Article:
In an article in the October 2005 issue of Technologies for Worship magazine, Len Wilson and Jason Moore wrote an article for media ministers whose pastors don’t seem willing to plan ahead. One of their suggestions is to encourage the pastor to meet as part of a creative team environment. They note:
“Pastors have also been trained to design worship by themselves. Many have an alone (and lonely) understanding that God’s Word is only revealed to writers in quiet rooms surrounded by books and that to proclaim God’s Word, one must go into isolation. In fact, the early church as outlined in Acts was a riotous atmosphere of interchange—quite different than the traditions we’ve been handed down from monasteries and writers…Pastors are trained in modern-era seminaries that place a heavy emphasis on books. Books—reading them and writing them—are individual experiences. A by-product of such a book emphasis is that pastors are trained to think and work alone in their ministry.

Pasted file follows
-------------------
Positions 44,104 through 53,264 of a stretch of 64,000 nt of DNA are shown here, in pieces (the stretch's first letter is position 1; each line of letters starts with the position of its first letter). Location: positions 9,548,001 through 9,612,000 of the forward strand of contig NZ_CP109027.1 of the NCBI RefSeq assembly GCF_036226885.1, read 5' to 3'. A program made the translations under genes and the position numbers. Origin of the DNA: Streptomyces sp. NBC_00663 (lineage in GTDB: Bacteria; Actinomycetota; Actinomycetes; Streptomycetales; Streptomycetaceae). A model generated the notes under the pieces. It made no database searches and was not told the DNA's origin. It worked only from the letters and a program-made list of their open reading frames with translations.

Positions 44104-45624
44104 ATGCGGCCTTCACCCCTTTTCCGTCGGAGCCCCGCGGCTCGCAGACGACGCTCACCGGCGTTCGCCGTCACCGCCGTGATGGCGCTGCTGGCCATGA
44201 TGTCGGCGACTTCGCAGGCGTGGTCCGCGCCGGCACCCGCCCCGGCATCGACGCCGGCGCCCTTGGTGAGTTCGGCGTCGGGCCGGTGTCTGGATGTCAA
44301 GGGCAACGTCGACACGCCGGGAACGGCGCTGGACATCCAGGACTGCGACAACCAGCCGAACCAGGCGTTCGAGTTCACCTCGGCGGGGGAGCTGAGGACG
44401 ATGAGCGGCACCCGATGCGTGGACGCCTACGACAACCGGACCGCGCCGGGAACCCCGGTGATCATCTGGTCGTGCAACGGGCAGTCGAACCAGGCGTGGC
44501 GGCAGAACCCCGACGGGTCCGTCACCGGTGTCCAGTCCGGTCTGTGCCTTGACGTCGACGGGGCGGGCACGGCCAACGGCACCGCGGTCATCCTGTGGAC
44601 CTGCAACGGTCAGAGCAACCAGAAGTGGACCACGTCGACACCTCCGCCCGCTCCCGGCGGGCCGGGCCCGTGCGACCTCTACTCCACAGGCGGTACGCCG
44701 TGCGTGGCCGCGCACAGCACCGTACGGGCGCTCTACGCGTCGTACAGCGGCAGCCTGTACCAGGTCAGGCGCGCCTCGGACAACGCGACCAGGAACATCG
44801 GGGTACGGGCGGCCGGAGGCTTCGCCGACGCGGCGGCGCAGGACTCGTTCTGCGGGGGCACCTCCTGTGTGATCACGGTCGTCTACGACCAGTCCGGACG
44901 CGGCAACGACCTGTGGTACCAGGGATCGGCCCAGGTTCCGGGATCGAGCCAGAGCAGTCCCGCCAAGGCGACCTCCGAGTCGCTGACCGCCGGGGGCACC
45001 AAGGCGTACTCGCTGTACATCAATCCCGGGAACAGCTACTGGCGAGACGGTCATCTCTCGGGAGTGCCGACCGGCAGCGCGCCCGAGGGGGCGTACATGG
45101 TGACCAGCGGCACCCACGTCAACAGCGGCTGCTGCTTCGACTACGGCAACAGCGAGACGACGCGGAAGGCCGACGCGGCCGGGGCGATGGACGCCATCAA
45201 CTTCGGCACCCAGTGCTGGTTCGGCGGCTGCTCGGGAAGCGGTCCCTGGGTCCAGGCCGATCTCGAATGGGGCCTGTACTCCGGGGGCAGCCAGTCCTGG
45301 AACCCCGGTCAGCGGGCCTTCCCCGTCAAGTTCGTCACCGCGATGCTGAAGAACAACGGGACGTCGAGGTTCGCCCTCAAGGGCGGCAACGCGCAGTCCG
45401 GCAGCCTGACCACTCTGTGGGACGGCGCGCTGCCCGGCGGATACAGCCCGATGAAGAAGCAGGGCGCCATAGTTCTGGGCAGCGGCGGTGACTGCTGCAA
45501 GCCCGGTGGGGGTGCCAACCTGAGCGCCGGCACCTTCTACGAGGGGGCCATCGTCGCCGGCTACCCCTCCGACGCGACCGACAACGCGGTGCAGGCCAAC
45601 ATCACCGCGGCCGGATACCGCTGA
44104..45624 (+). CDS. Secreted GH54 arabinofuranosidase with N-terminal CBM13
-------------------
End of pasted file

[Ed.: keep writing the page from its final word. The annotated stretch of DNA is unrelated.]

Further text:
“There are multiple problems with working alone, including loneliness and busyness. One of the worst, though, is that a bad idea remains a bad idea. Most of the time, lone sermon planners don’t know it’s a bad idea until the words spring from their mouths as they are delivering their messages. This is mostly avoided in a team environment where creativity is exponential and a bad idea is a path to a good one. Learning to trust in the power of a team takes lots of time and many small steps, but results in savings of time, as well as better worship.”